check out a photo by Julia Lightner, of Elmer’s Island, near Grand Isle, Louisiana, with a tall marsh-meadow of Switch grass and Evergreen Goldenrod, below

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A spectaculary positioned bridge upon another bridge – you step up and over the rail tracks over the cool arched bridge at the entrance to the Park to see the massive twin Greater New Orleans Mississippi River Bridges in the distance, separated by the River’s vastness and the famous Algiers Point. The very spot of the River you see here is the deepest, at 180+ feet, on the west bank at just below the point, in the eddy of the point.

Wow! Wow, is right!

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Rusty red leaf color of Red Maples blends with the rusty red of the arched bridge, above

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black pervious paving works well with near-white monlithic slab-benches that stretch at angles, lengthwise across the park. The use of cobblestones and re-purposed brick accent areas along the walkways.

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Hargreaves and Associates, of San Fransisco, designed the Park. They resurected some wharf areas and left some derelict, leaving the character of the original site, a hundred year old former wharf-shipping dock-warehouse complex.

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I arrived early and saw only a few folks running, one guy was practising his trumpet, blaring it out onto the riverscape. How aprapos.

 

 

 

LSU AgCenter Station/Bot Garden, Hammond, getting down and dirty with native prairie horticulture

Some really serious horticulture work has been done with these genetics since that time.

I made time to visit with Dr. Yan and Dr. Allen Owings recently. I brought with me, the crop of Side Oats Gramma grass that I grew since June when I made a road side dig in Cameron Parish. I dug enough off the road edge to make about seventy nice and full, quart sized containers. Most of these I loaded into the pick-up and brought to the Station on Tuesday.

Dr. Yan says some of the Side Oats will go into what she calls her ‚ÄúCare and Maintenance‚ÄĚ beds, which are demonstration gardens planted with one of the most popular of garden plants, the everblooming Rose, the Knockout Rose. The idea is to demonstrate how folks¬†can use native prairie plants with the most common, everyday garden plants, so that one day local-genetic prairie plants, the ecological wonders that they are, will become more popular and more available for you and me.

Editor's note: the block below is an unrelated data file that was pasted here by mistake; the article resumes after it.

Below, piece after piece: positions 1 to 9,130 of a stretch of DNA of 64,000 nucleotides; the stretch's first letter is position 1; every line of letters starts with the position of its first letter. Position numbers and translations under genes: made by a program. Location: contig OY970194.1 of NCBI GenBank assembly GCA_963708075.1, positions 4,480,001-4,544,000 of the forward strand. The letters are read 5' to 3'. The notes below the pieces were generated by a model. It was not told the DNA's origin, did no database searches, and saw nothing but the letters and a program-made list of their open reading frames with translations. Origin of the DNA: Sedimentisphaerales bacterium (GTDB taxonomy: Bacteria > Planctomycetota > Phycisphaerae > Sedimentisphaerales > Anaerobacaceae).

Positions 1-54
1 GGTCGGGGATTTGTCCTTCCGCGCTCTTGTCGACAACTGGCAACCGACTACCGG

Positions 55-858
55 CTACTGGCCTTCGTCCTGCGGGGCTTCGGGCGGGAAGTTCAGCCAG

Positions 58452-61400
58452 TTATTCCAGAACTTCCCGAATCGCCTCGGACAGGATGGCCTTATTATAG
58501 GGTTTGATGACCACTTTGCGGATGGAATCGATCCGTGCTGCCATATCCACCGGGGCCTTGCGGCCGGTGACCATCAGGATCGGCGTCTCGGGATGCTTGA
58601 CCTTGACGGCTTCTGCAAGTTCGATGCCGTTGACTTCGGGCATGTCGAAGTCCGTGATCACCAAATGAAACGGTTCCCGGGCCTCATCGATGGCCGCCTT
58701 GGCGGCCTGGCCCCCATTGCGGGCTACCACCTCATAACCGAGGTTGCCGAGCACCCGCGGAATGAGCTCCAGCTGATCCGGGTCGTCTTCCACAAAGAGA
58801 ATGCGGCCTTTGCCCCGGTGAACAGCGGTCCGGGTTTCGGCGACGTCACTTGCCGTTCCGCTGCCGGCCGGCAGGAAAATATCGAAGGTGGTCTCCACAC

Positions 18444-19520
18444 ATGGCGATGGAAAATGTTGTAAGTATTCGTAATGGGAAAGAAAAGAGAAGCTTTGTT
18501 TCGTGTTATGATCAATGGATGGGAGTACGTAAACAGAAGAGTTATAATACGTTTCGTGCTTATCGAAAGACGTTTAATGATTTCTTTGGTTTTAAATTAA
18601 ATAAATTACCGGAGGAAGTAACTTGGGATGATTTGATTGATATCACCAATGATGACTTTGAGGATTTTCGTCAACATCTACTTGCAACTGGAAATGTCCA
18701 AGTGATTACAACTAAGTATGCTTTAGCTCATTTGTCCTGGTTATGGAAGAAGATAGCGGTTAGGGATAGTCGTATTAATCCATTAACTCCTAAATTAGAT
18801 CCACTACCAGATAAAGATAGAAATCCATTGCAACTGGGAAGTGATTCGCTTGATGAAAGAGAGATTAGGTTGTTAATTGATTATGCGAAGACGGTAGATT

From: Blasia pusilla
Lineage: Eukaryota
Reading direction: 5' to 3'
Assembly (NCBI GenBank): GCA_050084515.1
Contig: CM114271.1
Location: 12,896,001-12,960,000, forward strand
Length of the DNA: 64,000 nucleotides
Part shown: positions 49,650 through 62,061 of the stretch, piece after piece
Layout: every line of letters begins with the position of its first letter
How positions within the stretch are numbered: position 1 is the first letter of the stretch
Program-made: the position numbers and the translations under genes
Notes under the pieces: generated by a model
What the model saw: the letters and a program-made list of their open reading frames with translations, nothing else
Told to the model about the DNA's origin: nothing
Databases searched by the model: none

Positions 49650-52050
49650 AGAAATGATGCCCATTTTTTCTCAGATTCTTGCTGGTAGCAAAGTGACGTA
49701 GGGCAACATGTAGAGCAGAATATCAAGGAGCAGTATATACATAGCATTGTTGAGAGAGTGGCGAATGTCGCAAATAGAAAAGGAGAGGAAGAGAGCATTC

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above, the site of my collection of the rare-gene-pool population of Side Oats Gramma grass, south and west of Vinton, Louisiana, a stone’s throw from the Gulf and the Sabine. A very special thanks to Partyin’ fool Bubba (Bubbette) for throwing out his or her Miller Light beer litter so I can demonstrate to you how very short the Gramma actually is. I stuck my machete in the ground, center, (see?), and the grass was about a foot tall in foliage with nice, typical, nearly-invisible flowering inflorescenses. To get some, you might have to beat out the spray guys. Last year I showed up to dig and the whole strip was nuked brown. This year I got em!

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the Grassmobile is going to market!! This eco-type of Side Oats has great potential for horticultural heights in Louisiana.

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above, this is the area where some of the native prairie stuff is at the Research Station, the three north-south oriented at the bottom left are grasses and forbs and three longer, east-west oriented garden beds on the bottom right of the screen are the Care and Maintenance gardens        click photo to enlarge it….

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Indian grass, Switch grass, left, and Cajun Prairie Rudbeckias, on the right, at the demo gardens at the Hammond AgCenter Station Research and Botanical Garden, Hammond Louisiana

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Rudbeckia grandiflora (foreground) and Rudbeckia nidita (in back), in full fruit

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Dr. Yan’s Care and Maintenance gardens, with Rosey-Red Knock-out Roses, Indian grass (far left), Little Bluestem grass, annual Periwinkle, Rudbeckia nidita, and Canada Germander. and some nicely clipped turf grass surrounding each of the gardens.

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Little Bluestem, in foreground, above white creeping Vinca, the black seed heads of Rudbeckia Nidita, visible in the distance. Shock-red of Knock-out Rose.

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These above, are photos provided by Dr. Yan, taken in June after the Rudbeckia nidita had been cut back after blooming in April. She told me she would be cutting them back again, harvesting the seed and looking for yet another re-bloom in October. Great thing about nidita is it is an evergreen, a winter green for the garden, like her big sister Rudbeckia maxima, but with rich green leaves instead of blue. Maxima is a very popular garden plant in the states and in Europe and has been for a long time. Nidita (texana), grandiflora and the very late blooming subtomentosa, I think, all deserve as much fame and fanfare.

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above, nice crop of Split Beard Bluestem coming on in one of the Station greenhouses.

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limited but in my opinion, very significant progress with Narrow Leafed Bluestem. Dr. Yan says they are a bit¬†difficult to grow¬†ūüė¶¬†¬†.

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above Joey Quibideaux, right, and his co-worker shifting-up the Split Beard Bluestem plants to 3 quart size pots, from four inch. Go Hammond!!!

below is a very unentertaining video of silphiums I found on I-55 on the way back from Jackson Monday, probably integrifolium. yea.

this guy on video, below, is totally wack!

http://www.freep.com/story/news/local/2015/08/08/minutes-king-suburban-jungle-southfield-michigan/31344029/